The “Wallace Cloud” TeamSpeak 3 server has been around in different forms since 2012. I have been running the TeamSpeak service for more than 2192 days. (~January 2012 – January 2018). In this post I will detail some interesting facts, governance and history regarding the TeamSpeak server.

The Power Mac G5:


Towards the middle of my freshmen year in high school I purchased a used PowerMac G5 from my band director, Dave Eskridge. This desktop had been used in recording studios since it was initially bought and when it came into my possession it had old copies of Apple’s Logic Pro and Garage Band installed. Sophomore year my buddy John Harlan and I got permission from Eskridge to setup the mac on a table in the band hall with intentions of making a recording workstation out of it. John used the mac as a recording station for some time, but not until connecting the mac to the school’s network via ethernet did we realize the potential for a server of sorts. I, along with my band hall comrades James McGregor and Robert Dominguez, began using the mac as an onsite file sharing server for our various “activities” while on campus.

Then one day Michael Gallegos and Andrew Rockwell approached me with the idea of hosting a TeamSpeak Server from the band hall mac. I had never heard of this TeamSpeak service and began researching. By the end of the day Andrew and I were testing a TeamSpeak 2 server on the mac. (TeamSpeak 2 supported the older Power PC architecture.) After a couple days of messing around with TeamSpeak 2, I was able to get communication to work over the school’s LAN. This was fun for messaging and talking to friends in class but, it was not usable off campus due to Hoeft’s secure firewall. (David Hoeft was the school’s ID admin. Hoeft would become good friends with myself and my tech friends over the course of our high school careers.)



After not being able to make the Power Mac’s TeamSpeak server publicly available over the internet, I decided to host it from home. I had a 2009 (Intel) base spec iMac running Mac OS server. I decided to install TeamSpeak 3 server onto it and host it as a public service from my home network in Texas. Thus began the glory days of the service. I was the sole administrator for sometime before designating that role to Michael Gallegos. Michael was on the server much more than I was.  The server ran in this format for about a year.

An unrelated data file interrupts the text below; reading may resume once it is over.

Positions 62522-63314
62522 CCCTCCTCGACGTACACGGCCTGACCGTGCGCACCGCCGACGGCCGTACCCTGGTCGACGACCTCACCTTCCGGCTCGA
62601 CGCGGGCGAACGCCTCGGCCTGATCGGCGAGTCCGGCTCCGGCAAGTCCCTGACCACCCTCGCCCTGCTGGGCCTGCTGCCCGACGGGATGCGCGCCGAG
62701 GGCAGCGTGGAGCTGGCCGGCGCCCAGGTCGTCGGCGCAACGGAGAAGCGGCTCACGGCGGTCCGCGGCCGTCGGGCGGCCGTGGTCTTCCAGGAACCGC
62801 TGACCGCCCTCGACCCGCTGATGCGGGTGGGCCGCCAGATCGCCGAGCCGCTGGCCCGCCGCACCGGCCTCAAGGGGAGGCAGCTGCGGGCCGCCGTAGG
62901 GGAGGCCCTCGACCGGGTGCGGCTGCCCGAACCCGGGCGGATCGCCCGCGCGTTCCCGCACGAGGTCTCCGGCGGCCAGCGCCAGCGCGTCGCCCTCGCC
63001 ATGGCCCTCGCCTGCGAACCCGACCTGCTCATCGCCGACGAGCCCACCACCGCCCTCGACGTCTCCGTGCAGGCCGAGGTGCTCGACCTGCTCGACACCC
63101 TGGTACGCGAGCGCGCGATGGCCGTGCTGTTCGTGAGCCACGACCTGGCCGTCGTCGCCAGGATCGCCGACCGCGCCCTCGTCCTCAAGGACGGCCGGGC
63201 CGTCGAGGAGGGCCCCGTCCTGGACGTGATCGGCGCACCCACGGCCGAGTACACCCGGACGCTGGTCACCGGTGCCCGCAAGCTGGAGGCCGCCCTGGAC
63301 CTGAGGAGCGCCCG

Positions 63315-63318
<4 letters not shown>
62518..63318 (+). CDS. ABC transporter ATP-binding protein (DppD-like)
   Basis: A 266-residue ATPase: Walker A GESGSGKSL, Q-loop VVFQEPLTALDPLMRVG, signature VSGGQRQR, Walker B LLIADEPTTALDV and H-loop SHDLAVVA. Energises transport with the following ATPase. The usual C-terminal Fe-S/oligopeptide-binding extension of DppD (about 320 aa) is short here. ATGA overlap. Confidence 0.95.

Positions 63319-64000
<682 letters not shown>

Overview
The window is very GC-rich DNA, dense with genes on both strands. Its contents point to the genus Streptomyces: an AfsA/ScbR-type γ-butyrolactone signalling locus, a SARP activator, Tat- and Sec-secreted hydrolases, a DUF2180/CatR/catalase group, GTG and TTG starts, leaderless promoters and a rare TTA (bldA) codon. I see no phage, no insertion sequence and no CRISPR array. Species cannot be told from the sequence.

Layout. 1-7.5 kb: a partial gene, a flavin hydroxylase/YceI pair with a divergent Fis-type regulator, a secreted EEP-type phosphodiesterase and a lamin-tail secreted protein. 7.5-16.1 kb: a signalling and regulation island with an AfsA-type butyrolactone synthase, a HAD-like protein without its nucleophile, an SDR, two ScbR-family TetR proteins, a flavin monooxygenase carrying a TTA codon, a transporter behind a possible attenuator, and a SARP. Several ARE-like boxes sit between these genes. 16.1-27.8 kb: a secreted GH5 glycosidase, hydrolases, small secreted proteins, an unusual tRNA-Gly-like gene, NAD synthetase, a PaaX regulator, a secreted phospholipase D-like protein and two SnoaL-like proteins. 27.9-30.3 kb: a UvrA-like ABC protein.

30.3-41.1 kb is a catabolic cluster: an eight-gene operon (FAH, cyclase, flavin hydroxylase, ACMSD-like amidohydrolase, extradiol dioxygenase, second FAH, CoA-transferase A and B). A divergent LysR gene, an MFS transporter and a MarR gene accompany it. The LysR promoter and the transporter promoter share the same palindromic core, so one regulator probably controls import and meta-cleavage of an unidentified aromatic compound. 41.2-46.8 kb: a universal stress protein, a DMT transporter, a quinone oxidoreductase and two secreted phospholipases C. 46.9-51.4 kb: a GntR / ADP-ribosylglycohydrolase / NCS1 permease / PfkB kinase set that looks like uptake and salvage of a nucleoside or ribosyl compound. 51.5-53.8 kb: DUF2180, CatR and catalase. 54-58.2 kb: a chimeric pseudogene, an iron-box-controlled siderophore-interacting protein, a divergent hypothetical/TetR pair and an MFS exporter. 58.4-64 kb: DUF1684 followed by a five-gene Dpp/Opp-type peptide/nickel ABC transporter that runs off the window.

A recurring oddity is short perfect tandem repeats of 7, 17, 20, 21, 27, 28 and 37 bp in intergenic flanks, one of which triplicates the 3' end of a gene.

Altex Windows Server:


I acquired a used Altex PC from NNR. It ran Windows 7 Home, had two gigs of ram, and a quad core Intel Atom processor. With this limited hardware I did the only logical thing and installed Windows Server 2012 R2 Datacenter (I obtained this OEM software from Microsoft’s Dream Spark Program for Cyberpatriots). Surprisingly Windows Server runs great on this hardware. The computer now hosts TeamSpeak and this website. (An identical machine runs in New Mexico hosting a backup TeamSpeak 3 server, VEIUA’s website, and an off site backup of the Texas server’s files.)

Due to increased usage of the TeamSpeak server there was a need for more admins besides Michael. Andrew, Robert, and James were added as server admins with permission to grant and revoke admin access to each other and other users. When newcomers to the server ask for admin privileges, we like to say the TeamSpeak server is a democracy with a balance of power. If someone is deemed responsible and it is deemed necessary to grant them admin privileges then they are granted privileges by a current admin. Server administrators have permission to revoke admin rights from other server administrators, however this is a rare occurrence. This privilege system has worked surprisingly well over the last four years.

It is a common occurrence for me to login to the server and be greeted by an administrator or user I don’t know. They could be anyone, perhaps a friend of a friend, or a frequent user who stumbled upon the server (typically the former). I am impressed with the responsibility these guys who are admins hold and the decisiveness of who and who isn’t given admin privileges when it comes to maintaining server/channel settings, etc. Yes, I host the TeamSpeak server, but it truly is a community led service.


Original TeamSpeak server graphic: